Flow management through reeds

Forum for general 2Stroke technical chat. Port design, pipe design, ignition control...
James W.
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Re: Flow management through reeds

Post by James W. » Thu Aug 18, 2016 2:55 pm

Flow management?

So what's goin' on 'ere then, eh? https://www.youtube.com/watch?v=FwcCd9mAZeY

EGR?

oldjohnno
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Re: Flow management through reeds

Post by oldjohnno » Fri Aug 19, 2016 7:02 am

That looks very much like a current Stihl technology that uses two carb throats in a staged arrangement. The primary is conventional while the secondary is just a butterfly and is air only. It's probably not quite accurate to call it a stratified charge but the idea is that the porting is arranged so that the part of the scavenging flow that is likely to be lost out the exhaust port is air-only, the remainder being from the primary throat being air and fuel. I think its primary purpose is emission reduction.

2TInstitute
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Re: Flow management through reeds

Post by 2TInstitute » Fri Aug 19, 2016 11:58 pm

oldjohnno wrote:
BRG1200 wrote:Jeepers, 15 or 20 cycles to get mixture up the transfers? Really?
No. You can build a fresh engine without a drop of fuel in it, bolt on the carb, kick it twice and it's running. The cylinder has enough mixture in it to fire and run after 3 or 4 revolutions.
Must be time for some maths revision , most kick starts turn the engine over at 300 rpm and about 500 rpm with a man kick. A 1 second kick will have the engine turn over 50 to 70 times.
BRG1200 wrote:Jeepers, 15 or 20 cycles to get mixture up the transfers? Really? WTF is hsppening down there in that time perod?
No wonder there used to be talk of direct injection.
(Here's where I'm told I've completely missed the point...!)
There is simply not enough time to move any more regardless of rpm

2TInstitute
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Re: Flow management through reeds

Post by 2TInstitute » Sat Aug 20, 2016 12:03 am

James W. wrote:Flow management?

So what's goin' on 'ere then, eh? https://www.youtube.com/watch?v=FwcCd9mAZeY

EGR?
Mind you Stihl can engineer emissions across their entire range the little less powerful saws make up for the 'performance' saws. The secondary intake acts just like an air bleed

oldjohnno
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Re: Flow management through reeds

Post by oldjohnno » Sat Aug 20, 2016 7:37 am

2TInstitute wrote:
oldjohnno wrote:
BRG1200 wrote:Jeepers, 15 or 20 cycles to get mixture up the transfers? Really?
No. You can build a fresh engine without a drop of fuel in it, bolt on the carb, kick it twice and it's running. The cylinder has enough mixture in it to fire and run after 3 or 4 revolutions.
Must be time for some maths revision , most kick starts turn the engine over at 300 rpm and about 500 rpm with a man kick. A 1 second kick will have the engine turn over 50 to 70 times.
BRG1200 wrote:Jeepers, 15 or 20 cycles to get mixture up the transfers? Really? WTF is hsppening down there in that time perod?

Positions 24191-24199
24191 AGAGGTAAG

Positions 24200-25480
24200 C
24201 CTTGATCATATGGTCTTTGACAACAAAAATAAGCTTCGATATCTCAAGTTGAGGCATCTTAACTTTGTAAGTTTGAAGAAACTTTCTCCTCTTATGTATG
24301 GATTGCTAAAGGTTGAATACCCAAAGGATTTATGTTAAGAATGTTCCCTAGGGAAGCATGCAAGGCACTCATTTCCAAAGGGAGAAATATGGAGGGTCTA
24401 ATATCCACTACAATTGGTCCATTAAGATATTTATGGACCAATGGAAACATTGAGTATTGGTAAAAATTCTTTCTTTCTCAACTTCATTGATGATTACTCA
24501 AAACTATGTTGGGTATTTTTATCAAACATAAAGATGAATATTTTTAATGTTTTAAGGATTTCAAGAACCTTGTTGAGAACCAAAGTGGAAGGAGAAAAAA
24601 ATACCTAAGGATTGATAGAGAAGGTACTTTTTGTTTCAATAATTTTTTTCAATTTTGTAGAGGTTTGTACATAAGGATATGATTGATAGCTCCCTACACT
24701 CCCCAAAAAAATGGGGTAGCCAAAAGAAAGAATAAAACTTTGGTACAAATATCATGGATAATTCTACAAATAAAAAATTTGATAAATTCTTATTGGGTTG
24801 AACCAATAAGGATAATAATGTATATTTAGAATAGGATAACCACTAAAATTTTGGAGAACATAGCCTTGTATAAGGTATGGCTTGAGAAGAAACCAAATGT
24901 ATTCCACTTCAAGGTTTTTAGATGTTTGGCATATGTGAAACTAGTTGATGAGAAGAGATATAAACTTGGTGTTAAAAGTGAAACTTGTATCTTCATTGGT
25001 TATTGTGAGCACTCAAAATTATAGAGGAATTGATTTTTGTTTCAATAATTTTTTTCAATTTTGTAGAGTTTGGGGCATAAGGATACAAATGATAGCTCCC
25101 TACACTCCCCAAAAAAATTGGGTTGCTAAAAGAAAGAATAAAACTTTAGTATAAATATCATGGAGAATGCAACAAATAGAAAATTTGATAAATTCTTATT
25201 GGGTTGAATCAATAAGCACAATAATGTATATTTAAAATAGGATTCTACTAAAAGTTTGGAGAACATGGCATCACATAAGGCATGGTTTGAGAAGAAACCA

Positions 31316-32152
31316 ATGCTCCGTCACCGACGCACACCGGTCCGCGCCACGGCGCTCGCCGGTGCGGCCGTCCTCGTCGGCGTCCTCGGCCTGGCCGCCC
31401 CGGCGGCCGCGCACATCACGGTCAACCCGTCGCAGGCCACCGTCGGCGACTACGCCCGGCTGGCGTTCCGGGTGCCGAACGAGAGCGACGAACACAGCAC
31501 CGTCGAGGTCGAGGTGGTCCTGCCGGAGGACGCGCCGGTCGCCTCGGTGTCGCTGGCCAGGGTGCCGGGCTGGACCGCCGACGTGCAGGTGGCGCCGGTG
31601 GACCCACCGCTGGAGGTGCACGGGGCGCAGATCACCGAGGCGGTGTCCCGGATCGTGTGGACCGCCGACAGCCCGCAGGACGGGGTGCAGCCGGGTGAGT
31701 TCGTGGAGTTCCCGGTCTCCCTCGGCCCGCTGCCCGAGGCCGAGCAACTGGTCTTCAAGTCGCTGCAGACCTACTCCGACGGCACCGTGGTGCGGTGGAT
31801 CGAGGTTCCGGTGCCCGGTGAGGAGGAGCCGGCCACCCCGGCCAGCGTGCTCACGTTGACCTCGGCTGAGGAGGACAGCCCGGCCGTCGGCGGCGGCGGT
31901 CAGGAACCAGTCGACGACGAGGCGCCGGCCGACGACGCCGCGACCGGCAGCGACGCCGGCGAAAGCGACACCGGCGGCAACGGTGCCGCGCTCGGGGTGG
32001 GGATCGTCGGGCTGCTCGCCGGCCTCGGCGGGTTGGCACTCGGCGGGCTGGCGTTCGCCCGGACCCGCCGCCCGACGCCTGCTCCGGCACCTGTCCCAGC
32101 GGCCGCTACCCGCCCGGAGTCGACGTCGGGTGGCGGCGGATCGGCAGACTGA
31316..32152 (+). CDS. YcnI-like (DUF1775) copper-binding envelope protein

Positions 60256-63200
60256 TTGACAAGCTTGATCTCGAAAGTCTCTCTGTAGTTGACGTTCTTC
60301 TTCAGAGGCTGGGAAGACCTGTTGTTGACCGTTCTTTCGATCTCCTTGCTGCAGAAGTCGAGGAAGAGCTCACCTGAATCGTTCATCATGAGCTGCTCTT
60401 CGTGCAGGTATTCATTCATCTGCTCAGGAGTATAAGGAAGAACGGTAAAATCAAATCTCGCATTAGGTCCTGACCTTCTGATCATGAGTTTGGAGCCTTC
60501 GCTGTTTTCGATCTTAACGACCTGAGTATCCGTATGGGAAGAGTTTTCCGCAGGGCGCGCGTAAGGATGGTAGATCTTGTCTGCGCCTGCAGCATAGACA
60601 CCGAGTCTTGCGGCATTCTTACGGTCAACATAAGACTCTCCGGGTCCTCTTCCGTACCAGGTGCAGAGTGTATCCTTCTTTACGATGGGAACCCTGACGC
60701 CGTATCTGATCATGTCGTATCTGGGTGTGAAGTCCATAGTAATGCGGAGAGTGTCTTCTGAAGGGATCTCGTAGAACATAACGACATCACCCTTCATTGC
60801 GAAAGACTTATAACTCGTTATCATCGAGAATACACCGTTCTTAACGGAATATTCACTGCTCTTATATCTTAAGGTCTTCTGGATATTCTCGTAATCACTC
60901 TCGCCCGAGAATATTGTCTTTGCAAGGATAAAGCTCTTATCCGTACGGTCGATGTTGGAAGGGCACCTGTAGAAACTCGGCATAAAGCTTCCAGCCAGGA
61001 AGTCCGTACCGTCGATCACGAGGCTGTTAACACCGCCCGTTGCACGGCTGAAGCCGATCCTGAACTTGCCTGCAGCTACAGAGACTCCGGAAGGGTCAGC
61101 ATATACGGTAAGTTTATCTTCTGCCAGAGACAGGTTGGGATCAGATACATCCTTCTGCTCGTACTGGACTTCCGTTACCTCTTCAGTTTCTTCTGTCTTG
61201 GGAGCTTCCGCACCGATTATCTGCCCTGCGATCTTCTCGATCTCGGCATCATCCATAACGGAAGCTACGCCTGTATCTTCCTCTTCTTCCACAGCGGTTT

No wonder there used to be talk of direct injection.
(Here's where I'm told I've completely missed the point...!)
There is simply not enough time to move any more regardless of rpm
50 to 70 revolutions from one kick? You must have the worlds biggest flywheel.

James W.
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Re: Flow management through reeds

Post by James W. » Sun Aug 28, 2016 2:51 pm

Here's a recent local variation on the flow management theme, by dint of a 'sliding cylinder'.

https://www.youtube.com/watch?v=2p0dyPu7Gcs

AusMecham
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Re: Flow management through reeds

Post by AusMecham » Tue Oct 10, 2017 8:45 pm

2 cycles to fire up thats all, magneto CD ignition more but battery powered induction ignition that provides full energy from 1 RPM upwards such as I had on my racing RD350LC moded ignition, 3rd compression hump is go on a racing push start. from engine off, not primed.

Discovered this was a benefit racing at Amaroom in the 80s, crazy bastards had push start races was worried about getting mowed down on the grid.
2 races went from mid field to front row at the start since my engine fired after 2 or 3 revolutions and got off a lot quicker then expected and nearly took off without me, legs out the back.
Pity we didnt have push starts in Vic, I would have creamed every other LC off the line.

But anecdotals aside.
How fast the mixture ends up at the combustion chamber is also determiendf by the speed at which the piston is movingf during those strokes, more so in a 2 stroke being more reliant on gas inertia.

Move the crank at 1 RPM and itll take many revolutions to get mixtures to the cylinder.
Next
Drop the bike off the back of a moving trailer in first gear at about 60 kmph and see how fast she fires up.
A lot less revolutions to start.
You get the idea
Gas inertia is the result of the pistons speed at starting,
During running, even faster.

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